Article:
A ‘dodonaea’ Google search yields pages of links/advertisements for sticky hopbush Dodonaea viscosa, which is one of the most widely dispersed plants in tropical/temperate parts of the world. It is a renowned hedge species and is full of bioactive substances developed by the species to repel insects. The plant, which originates from rangeland WA and further east was used by aboriginal people for pain relief and for shelters, because they retained their leaves.
Beer-deprived European settlers used it as a hop substitute to brew a bitter but acceptable beer. I wonder whether narcotic components gave the beer an extra kick?
I found an introduced plant of Dodonaea viscosa subspecies angustissima at Birdwhistle Rock.
I frequently see hop bushes as I wander through Narrogin reserves, particularly in stony and heavier soils, and as sole shrubs under tree or mallee canopy.
The plants may not be showy, but their fruit is a food source for the Regent Parrot. This interesting article describes a situation where they have become invasive due to an imbalance in the habitat.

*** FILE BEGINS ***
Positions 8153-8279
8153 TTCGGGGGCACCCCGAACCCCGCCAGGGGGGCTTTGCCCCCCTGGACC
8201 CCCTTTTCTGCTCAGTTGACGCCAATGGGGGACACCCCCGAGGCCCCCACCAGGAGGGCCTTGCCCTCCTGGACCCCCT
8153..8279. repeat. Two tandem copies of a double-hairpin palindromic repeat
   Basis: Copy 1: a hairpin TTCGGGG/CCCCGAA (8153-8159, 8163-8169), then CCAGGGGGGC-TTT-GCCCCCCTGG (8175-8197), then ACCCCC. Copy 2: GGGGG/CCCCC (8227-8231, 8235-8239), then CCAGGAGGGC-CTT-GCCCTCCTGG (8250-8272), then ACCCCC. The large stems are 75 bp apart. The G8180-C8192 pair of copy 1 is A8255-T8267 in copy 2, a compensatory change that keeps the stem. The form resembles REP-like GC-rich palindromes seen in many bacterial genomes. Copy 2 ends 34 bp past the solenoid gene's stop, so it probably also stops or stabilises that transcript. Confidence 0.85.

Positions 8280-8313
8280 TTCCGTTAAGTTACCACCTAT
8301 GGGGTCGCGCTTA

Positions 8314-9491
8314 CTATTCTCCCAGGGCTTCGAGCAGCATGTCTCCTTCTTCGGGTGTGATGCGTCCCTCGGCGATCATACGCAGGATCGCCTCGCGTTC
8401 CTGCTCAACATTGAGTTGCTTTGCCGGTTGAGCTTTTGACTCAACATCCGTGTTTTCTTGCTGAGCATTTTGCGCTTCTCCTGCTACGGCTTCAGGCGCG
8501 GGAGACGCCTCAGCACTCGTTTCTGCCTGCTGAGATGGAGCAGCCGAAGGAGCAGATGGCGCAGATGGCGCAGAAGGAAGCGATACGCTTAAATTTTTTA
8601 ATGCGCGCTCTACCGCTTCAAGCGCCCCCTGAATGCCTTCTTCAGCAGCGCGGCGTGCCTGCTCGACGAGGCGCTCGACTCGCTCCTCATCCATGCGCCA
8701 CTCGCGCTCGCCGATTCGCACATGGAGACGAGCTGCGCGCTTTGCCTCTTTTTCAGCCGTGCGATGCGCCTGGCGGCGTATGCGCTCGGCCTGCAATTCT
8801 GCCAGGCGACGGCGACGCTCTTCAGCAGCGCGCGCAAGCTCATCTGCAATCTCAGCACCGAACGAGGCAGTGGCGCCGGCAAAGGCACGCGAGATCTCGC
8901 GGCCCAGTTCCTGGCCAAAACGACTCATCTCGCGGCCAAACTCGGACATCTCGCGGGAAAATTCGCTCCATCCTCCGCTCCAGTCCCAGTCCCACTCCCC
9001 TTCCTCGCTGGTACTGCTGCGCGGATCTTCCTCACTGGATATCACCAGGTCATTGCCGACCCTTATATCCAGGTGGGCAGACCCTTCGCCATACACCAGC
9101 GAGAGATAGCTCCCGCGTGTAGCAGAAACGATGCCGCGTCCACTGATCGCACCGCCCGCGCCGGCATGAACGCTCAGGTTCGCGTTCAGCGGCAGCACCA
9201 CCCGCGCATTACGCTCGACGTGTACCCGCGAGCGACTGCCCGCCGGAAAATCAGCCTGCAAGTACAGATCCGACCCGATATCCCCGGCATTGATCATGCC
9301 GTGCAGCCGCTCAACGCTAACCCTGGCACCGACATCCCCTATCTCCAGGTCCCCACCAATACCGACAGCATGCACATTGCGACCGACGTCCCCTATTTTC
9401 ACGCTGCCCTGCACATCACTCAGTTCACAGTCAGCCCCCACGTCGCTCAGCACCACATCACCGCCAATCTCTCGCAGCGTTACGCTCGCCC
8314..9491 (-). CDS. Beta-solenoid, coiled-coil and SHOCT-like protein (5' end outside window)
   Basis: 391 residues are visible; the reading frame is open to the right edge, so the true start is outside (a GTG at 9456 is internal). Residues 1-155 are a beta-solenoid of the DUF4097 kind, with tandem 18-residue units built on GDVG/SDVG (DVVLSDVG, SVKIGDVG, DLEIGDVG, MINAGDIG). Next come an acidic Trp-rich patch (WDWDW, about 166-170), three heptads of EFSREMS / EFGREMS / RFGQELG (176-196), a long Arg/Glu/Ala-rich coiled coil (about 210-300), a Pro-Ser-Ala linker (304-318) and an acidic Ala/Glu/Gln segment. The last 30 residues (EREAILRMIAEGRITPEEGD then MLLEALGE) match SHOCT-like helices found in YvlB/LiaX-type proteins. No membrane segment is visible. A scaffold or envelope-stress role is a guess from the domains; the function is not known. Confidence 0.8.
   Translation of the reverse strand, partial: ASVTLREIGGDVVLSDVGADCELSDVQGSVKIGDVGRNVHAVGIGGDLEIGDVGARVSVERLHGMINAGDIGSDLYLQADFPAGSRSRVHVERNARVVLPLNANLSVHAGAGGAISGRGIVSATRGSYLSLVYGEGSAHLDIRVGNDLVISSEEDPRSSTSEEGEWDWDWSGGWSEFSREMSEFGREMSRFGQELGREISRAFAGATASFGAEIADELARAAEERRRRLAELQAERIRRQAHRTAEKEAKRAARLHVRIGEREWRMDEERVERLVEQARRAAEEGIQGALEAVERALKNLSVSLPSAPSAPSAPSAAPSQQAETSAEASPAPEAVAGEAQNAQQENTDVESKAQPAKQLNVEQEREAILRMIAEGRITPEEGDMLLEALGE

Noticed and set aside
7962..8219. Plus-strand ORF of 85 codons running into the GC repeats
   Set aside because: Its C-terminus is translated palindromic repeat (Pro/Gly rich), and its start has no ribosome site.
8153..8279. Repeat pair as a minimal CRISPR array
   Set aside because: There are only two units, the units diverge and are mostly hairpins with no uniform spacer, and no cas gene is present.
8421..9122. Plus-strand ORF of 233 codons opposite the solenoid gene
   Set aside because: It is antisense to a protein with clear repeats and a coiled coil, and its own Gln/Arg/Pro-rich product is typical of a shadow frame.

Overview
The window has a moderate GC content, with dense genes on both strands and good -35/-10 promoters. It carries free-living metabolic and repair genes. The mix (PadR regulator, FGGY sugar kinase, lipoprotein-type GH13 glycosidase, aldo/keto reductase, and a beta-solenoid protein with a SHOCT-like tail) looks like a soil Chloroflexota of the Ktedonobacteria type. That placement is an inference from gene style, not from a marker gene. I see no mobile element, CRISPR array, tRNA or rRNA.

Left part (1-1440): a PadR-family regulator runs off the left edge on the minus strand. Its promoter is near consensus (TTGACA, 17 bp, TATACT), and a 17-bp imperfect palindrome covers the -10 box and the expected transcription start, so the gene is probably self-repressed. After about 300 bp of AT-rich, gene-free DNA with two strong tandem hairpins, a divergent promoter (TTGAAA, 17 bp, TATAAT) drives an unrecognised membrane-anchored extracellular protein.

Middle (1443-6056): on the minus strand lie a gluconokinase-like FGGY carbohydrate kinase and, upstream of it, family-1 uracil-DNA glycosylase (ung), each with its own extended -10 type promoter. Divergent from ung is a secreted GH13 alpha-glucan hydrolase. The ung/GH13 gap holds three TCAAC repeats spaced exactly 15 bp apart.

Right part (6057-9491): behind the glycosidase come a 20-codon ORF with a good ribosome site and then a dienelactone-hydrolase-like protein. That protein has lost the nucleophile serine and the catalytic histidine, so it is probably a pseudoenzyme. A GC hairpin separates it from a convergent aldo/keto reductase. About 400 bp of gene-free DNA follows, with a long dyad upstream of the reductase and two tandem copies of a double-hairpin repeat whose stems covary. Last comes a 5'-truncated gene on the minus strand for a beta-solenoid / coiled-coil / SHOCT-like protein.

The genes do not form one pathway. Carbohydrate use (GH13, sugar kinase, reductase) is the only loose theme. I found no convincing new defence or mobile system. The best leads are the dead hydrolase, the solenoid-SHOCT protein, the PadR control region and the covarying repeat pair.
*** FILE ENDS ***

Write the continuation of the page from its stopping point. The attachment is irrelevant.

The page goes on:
Dodonaeas are dioecious (male and female), wind-pollinated plants with simple leaves. Flowers are small and insignificant. The female has a single pistil clasped by sepals. Male flowers look more like normal flowers because they have large, almost stalkless twisted anthers on top of a base of outstretched sepals. Anthers split open to allow pollen to blow away to female plants.
April 2023. Honeybees were furiously robbing pollen from Dodonaea pinifolia plants at Yilliminning Nature Reserve. Interestingly, they weren't bothering Dodonaeas at Foxes Lair.
From their location, I suspect that they tolerate dry conditions and are long-lived
Dodonaea humifusa is an attractive ground hugging plant which occurs mostly on rocky red clay soil on the Granite trail. I haven't noticed fruit on these plants.